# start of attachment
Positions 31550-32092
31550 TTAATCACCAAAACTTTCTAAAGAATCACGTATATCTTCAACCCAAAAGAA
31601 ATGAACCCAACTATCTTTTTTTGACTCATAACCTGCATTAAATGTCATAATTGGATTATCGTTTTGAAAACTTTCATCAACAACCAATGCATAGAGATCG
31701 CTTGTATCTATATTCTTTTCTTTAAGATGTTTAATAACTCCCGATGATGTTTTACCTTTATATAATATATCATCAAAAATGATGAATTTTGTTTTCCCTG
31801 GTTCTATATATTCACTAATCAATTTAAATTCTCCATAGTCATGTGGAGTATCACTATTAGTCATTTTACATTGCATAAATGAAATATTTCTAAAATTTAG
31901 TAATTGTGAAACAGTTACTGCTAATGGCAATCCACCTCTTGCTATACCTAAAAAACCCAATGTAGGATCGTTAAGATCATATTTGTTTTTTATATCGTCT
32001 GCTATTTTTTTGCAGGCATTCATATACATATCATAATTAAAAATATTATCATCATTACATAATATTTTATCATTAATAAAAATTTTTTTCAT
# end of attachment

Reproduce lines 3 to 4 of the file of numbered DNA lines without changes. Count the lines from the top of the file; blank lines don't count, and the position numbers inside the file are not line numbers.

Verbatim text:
31601 ATGAACCCAACTATCTTTTTTTGACTCATAACCTGCATTAAATGTCATAATTGGATTATCGTTTTGAAAACTTTCATCAACAACCAATGCATAGAGATCG
31701 CTTGTATCTATATTCTTTTCTTTAAGATGTTTAATAACTCCCGATGATGTTTTACCTTTATATAATATATCATCAAAAATGATGAATTTTGTTTTCCCTG